Best Geographic Markets for Veteran Franchisees
Best Geographic Markets for Veteran Franchisees

Veteran franchisees are a unique group. While they strive to build a successful business, they also have an inherent desire to serve. Based on these two basic attributes, there are certain geographical markets that may be better suited for veterans looking to franchise.

According to a survey by F.....

Veteran franchisees are a unique group. While they strive to build a successful business, they also have an inherent desire to serve. Based on these two basic attributes, there are certain geographical markets that may be better suited for veterans looking to franchise.

According to a survey by Franchise Business Review, veteran franchise owners were 30 percent more likely to have hired a veteran to work for them than a non-veteran-owned franchise business. Instilled with a sense of service, many veterans hope to continue contributing to their community by assisting in the military-to-civilian transition. They do so by providing jobs to their peers.

Randy Byars, an Air Force veteran and Alabama’s first The Grounds Guys franchisee, explained that he favors hiring veteran employees because he knows what to expect right out of the box.

“It doesn’t matter what branch you’re from; we all speak the same language," he said.

It is not uncommon for veterans to establish lives with their families in the same community as their military base. Therefore, remaining in the same city for their post-military career is an ideal situation that many seek.

The number of former military men and women that remain around their former military base offers an abundance of job-seekers as well as a thriving community of military families. Understanding this trend, Eric Renninger, Honest-1’s Regional Developer for Southern North Carolina and also an Air Force Veteran, set out with a plan to work with the region’s major bases – Fort Bragg and Cape Fear.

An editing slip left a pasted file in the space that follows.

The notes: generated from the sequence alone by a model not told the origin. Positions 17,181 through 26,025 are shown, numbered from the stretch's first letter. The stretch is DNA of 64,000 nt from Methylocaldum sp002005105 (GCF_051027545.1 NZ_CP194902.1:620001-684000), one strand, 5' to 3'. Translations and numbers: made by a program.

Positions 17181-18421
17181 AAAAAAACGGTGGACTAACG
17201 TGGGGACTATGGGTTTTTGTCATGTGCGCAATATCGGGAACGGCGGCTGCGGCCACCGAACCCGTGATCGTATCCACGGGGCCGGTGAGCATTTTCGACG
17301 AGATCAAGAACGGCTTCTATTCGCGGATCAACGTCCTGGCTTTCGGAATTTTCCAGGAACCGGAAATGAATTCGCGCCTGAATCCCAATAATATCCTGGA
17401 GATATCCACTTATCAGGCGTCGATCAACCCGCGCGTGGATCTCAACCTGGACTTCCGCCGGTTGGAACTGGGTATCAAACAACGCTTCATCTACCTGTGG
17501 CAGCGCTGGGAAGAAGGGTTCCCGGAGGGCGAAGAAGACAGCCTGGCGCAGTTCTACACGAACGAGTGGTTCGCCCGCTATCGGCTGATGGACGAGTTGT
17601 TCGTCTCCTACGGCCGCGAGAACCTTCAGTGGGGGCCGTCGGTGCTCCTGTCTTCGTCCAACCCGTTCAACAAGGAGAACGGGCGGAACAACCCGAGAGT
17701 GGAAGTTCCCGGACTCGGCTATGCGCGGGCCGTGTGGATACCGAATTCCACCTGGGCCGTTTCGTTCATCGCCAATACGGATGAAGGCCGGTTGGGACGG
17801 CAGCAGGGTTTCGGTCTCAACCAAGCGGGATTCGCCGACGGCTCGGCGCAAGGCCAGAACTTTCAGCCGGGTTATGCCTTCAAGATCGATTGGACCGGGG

“We want to become involved in the transition assistance program, and recruit some high level military officers who want to stay in the area in a new career," he said.

Using the general principles of correlating cities that are home to military bases and also have markets with a favorable business environment, here is a rundown of a few cities veteran franchisees should consider establishing their businesses in:

Dallas, Texas: Texas has experienced strong growth overall thanks to its expanding tech and energy sectors. Dallas ranked number five in a study by the USAA on the best metropolitan centers for job-seeking veterans.  The city has also made a name for itself among the small business sector as one of the fastest-growing markets due to its relatively low cost of living, business license fees, and taxes.

Fort Lauderdale, Florida: The USAA study included Fort Lauderdale in its top 10 for veteran employment opportunities based on the city’s low housing prices and relatively low cost of living. As Fort Lauderdale continues recovering from its recent housing downturn, it wouldn’t be a bad idea for potential business owners to take advantage of the emerging market.

Houston, Texas: Houston stole Miami’s spot as the host of the Franchise Expo South this year due to popular demand from exhibitors (). Houston, one of the fastest-growing markets in the country, also offers low unemployment, a reasonable cost of living, and is home to various industries that value military skills.

Norfolk, Virginia: Norfolk has the largest concentration of military bases and facilities of any U.S metropolitan city, and was ranked sixth in the USSA study on veteran job opportunities.  And according to an economic summary by the U.S. Bureau of Labor Statistics, the city’s unemployment rate has continued to fall at a steady pace, which signals an improving economy.

Oklahoma City, Oklahoma: The local economy has benefited from growth in its oil, gas and mineral industry, resulting in an unemployment rate of only 3.8 percent. The city is also surrounded by military bases, as well as the University of Oklahoma, which offers an abundance of both veteran and college employees and customers.

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